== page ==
• provisions are included to clarify and ensure the need for a direction prior to it being issued (by requiring the minister to first give written notice to the board stating the intention to give a direction, and provide the board with an adequate opportunity to discuss the need for the proposed direction)
  • any such direction is a notifiable instrument which must be laid before each House of Parliament within 15 sitting days of giving the direction (to provide for public scrutiny of a direction)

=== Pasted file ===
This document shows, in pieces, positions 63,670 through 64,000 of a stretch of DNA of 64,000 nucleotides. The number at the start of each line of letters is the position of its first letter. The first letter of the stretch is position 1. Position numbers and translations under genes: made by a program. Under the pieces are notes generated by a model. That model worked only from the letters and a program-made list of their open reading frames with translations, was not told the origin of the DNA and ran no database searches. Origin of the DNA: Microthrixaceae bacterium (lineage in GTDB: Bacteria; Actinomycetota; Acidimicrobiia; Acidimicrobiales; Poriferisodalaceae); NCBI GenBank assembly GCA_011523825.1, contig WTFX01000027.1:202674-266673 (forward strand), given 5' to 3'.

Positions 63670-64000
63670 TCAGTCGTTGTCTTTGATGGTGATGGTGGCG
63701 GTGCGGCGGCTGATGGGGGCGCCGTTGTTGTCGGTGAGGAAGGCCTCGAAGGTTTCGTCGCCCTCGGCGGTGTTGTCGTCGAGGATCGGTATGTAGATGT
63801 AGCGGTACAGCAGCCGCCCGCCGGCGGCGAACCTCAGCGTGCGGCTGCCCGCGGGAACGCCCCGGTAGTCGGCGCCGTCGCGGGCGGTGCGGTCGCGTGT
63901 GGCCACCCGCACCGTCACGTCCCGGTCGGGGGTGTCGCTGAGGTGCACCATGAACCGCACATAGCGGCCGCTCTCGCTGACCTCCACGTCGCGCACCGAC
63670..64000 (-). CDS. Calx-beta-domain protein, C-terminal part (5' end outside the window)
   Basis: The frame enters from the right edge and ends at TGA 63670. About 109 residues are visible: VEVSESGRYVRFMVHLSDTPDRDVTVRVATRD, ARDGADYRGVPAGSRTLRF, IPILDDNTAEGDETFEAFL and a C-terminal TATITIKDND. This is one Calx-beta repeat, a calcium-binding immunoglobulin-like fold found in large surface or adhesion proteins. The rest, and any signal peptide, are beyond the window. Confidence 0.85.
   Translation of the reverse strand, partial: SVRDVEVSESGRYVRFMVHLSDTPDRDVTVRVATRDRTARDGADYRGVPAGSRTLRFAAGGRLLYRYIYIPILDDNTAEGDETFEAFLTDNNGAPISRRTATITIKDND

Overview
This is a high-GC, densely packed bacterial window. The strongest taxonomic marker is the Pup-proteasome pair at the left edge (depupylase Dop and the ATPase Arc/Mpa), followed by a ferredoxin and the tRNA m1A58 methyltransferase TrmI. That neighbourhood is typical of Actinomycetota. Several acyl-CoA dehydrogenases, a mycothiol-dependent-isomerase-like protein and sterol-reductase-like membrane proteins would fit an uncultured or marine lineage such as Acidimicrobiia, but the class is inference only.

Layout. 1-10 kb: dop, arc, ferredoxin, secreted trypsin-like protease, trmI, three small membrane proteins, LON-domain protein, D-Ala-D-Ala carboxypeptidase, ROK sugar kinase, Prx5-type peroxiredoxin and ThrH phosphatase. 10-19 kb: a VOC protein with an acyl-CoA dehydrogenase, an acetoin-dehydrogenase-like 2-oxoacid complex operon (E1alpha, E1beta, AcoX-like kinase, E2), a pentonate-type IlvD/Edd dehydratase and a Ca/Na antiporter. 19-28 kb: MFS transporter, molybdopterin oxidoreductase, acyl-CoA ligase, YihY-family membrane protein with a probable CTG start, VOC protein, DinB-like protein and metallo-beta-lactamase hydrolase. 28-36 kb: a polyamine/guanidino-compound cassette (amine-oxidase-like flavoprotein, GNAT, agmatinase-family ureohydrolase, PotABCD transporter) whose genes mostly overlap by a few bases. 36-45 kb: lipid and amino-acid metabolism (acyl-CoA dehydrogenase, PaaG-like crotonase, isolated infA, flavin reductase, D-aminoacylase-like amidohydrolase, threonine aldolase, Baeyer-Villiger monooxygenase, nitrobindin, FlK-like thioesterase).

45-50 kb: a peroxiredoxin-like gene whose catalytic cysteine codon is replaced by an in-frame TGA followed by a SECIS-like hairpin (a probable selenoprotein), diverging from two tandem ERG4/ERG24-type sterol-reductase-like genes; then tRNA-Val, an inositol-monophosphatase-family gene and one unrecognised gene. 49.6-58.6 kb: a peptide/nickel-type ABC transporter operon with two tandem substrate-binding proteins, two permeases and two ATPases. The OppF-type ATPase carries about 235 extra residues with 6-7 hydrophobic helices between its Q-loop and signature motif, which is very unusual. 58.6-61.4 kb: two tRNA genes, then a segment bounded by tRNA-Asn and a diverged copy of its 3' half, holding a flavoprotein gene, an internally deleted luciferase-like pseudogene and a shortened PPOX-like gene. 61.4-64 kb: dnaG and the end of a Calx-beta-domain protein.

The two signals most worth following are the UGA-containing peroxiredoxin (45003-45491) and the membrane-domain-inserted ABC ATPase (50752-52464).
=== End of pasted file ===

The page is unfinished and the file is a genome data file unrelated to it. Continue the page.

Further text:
• the APVMA annual report must include any direction given to the board and the APVMA by the minister and the impact of any direction on the APVMA.

Cost of the board

The initial costs of establishing and maintaining the board in its first year of operation (estimated at approximately $600,000) will be funded out of the existing APVMA appropriation. Future running costs (approximately $400,000 per year) will be met through the APVMA’s cost recovery arrangements.

It is appropriate for ongoing costs of the board to be recovered from industry—it is consistent with the Australian Government Charging Framework and previous APVMA boards have been funded this way.

First-principles review

The Government believes that it is important to establish the board now to ensure that it is part of the implementation work following the comprehensive, independent review of the regulatory framework for agvet chemicals.